Eighty Years' War

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The Eighty Years' War, or Dutch War of Independence, (1568–1648)[1] began as a revolt against Philip II of Spain, the overlord of the Habsburg Netherlands. The war ended with the Treaty of Westphalia. This revolt partly succeeded with the secession of seven provinces which formed the Dutch Republic. Much later, the "rebel" provinces of Flanders and Brabant became modern-day Belgium (with the exception of North Brabant).

William of Orange, the leader of the revolt, explained his conflict with king Philip II to the Council of State in the following way: "I can not approve that monarchs desire to rule over the conscience of their subjects and take away from them their freedom of belief and religion."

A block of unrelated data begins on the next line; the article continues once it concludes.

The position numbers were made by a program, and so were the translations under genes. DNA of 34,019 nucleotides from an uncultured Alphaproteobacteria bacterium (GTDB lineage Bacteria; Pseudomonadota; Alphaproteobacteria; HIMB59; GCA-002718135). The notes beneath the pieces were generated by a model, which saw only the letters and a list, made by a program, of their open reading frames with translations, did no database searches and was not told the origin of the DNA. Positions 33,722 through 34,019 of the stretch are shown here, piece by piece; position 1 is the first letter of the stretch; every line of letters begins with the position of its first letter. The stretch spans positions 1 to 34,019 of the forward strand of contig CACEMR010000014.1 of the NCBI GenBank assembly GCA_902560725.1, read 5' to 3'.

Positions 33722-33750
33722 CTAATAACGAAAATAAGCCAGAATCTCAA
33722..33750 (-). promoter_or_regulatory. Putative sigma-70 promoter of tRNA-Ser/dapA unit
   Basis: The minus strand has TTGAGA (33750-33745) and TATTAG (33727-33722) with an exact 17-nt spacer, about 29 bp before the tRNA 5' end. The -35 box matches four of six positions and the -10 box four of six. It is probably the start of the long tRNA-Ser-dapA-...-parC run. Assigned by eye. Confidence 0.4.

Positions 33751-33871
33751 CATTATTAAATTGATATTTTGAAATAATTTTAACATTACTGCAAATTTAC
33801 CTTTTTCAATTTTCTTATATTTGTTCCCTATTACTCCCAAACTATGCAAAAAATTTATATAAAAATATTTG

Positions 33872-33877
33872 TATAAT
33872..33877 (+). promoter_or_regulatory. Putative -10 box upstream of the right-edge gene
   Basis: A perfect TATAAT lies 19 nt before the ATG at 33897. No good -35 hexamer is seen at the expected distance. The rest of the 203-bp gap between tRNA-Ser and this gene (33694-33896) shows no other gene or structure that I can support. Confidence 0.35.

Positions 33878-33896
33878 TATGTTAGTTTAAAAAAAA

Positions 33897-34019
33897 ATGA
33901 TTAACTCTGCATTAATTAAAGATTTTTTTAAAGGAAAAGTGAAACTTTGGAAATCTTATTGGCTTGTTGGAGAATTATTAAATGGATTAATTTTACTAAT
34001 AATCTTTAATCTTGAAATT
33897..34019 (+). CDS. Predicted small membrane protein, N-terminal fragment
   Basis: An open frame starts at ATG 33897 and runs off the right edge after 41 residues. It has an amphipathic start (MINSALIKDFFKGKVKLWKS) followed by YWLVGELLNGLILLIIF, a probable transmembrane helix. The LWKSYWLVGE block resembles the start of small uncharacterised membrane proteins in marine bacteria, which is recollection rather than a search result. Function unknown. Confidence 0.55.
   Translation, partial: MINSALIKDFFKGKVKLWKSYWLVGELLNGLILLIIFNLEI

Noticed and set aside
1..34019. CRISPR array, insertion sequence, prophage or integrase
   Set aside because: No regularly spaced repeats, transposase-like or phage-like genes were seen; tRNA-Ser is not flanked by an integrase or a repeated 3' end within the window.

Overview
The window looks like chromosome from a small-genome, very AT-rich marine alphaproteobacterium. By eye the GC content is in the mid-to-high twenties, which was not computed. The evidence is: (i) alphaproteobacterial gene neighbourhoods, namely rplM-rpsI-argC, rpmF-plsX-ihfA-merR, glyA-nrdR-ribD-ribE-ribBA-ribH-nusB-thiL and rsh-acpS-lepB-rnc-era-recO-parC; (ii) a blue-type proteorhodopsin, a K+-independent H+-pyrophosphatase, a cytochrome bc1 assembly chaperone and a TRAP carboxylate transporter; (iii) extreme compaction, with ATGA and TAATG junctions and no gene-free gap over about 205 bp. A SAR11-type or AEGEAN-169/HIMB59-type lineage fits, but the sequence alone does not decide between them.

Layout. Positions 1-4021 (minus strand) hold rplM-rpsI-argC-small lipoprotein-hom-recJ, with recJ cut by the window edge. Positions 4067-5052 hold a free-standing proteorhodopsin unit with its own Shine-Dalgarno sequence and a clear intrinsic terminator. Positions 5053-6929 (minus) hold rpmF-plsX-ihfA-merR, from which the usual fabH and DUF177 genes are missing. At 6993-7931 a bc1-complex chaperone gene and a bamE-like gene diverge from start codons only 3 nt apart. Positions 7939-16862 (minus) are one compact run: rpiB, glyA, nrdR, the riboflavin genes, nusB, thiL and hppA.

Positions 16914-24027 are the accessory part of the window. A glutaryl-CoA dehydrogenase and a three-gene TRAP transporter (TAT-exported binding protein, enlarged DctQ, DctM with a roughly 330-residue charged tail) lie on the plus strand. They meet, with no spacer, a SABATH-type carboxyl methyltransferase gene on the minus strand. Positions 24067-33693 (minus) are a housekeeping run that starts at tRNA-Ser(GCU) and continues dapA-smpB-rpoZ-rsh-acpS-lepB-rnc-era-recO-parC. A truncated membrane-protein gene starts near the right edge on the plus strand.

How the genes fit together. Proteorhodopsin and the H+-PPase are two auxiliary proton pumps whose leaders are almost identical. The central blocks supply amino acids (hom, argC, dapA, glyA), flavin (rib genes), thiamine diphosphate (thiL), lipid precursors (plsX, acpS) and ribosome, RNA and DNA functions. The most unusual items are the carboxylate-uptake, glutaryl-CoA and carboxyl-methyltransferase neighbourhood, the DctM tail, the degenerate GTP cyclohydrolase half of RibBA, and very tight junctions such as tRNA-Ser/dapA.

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  1. The Dutch States-General, for dramatic effect, decided to promulgate the ratification of the Peace of Münster (which was actually ratified by them on May 15, 1648) on the 80th anniversary of the execution of the Counts of Egmont and Horne, June 5, 1648. See Maanen, H. van (2002), Encyclopedie van misvattingen, Boom, p. 68. ISBN 9053528342.